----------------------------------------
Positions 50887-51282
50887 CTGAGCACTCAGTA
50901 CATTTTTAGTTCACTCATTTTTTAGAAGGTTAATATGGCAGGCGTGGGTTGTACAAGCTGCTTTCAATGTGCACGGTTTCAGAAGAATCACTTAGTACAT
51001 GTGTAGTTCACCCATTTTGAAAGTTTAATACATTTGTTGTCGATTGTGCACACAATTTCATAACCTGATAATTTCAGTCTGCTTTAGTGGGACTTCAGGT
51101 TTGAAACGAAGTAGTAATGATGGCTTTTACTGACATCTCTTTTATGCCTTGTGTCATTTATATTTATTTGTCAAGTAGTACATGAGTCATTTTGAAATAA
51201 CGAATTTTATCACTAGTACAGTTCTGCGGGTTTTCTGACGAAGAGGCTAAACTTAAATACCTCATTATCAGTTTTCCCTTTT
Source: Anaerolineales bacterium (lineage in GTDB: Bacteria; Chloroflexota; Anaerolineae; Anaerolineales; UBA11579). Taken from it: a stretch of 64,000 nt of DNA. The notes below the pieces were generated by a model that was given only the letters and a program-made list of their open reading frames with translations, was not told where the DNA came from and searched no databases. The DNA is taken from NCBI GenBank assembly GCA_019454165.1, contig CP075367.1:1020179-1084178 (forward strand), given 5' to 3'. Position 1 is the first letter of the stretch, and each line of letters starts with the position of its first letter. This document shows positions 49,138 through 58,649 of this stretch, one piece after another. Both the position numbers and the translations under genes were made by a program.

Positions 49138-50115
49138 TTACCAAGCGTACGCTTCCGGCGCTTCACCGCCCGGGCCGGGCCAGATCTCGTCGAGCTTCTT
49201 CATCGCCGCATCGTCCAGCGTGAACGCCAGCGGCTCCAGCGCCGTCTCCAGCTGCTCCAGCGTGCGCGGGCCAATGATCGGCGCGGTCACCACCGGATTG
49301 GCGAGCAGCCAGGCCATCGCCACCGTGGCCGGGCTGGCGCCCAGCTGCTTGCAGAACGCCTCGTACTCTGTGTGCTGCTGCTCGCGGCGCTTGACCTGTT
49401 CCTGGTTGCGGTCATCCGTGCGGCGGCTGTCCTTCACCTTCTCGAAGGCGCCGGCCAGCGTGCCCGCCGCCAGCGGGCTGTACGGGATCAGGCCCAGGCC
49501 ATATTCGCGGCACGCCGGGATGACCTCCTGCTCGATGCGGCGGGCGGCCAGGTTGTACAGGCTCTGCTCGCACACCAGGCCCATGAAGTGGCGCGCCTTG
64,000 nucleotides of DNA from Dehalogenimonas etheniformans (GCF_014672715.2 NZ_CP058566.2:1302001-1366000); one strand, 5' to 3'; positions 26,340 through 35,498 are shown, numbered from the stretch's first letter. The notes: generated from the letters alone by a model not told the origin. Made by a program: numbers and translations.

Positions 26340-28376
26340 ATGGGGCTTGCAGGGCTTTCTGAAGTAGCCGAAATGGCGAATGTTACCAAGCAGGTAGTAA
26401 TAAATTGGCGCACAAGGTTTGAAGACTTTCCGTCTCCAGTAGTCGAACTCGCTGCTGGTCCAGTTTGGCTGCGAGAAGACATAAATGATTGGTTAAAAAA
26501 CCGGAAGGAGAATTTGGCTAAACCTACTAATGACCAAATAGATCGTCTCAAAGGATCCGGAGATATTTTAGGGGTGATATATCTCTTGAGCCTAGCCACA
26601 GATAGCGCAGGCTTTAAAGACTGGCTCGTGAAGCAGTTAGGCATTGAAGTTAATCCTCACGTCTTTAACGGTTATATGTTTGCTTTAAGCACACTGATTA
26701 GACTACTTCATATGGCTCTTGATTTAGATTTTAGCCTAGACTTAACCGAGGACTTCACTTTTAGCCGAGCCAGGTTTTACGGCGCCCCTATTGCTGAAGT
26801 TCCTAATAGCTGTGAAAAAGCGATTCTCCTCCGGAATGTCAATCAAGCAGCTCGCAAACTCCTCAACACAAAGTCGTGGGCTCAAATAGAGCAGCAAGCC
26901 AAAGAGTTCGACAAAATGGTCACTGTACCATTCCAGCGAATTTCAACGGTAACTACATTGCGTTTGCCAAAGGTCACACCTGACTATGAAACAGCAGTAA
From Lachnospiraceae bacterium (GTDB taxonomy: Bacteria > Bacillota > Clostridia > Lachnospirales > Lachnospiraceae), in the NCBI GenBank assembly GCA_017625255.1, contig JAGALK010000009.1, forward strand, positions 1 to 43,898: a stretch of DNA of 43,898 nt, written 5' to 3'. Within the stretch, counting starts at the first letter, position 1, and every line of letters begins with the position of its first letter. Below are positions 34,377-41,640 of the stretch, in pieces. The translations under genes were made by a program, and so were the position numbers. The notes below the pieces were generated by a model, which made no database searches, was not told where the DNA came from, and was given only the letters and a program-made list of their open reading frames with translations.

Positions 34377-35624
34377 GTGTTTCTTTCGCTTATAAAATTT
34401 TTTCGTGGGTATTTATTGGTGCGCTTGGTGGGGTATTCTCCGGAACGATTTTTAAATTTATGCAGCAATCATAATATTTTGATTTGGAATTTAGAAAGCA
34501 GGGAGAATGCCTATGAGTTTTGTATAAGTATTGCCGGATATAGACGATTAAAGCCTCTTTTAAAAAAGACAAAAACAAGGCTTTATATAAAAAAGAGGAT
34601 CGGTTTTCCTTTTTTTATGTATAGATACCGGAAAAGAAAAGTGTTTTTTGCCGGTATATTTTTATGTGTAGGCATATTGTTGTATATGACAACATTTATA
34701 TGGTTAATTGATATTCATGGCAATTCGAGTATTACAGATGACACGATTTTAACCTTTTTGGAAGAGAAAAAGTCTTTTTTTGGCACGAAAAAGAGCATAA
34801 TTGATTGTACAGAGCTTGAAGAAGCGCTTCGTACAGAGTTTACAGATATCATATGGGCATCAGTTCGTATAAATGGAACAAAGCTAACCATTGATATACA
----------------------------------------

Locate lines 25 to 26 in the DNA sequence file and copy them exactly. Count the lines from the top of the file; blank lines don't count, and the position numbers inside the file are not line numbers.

34377 GTGTTTCTTTCGCTTATAAAATTT
34401 TTTCGTGGGTATTTATTGGTGCGCTTGGTGGGGTATTCTCCGGAACGATTTTTAAATTTATGCAGCAATCATAATATTTTGATTTGGAATTTAGAAAGCA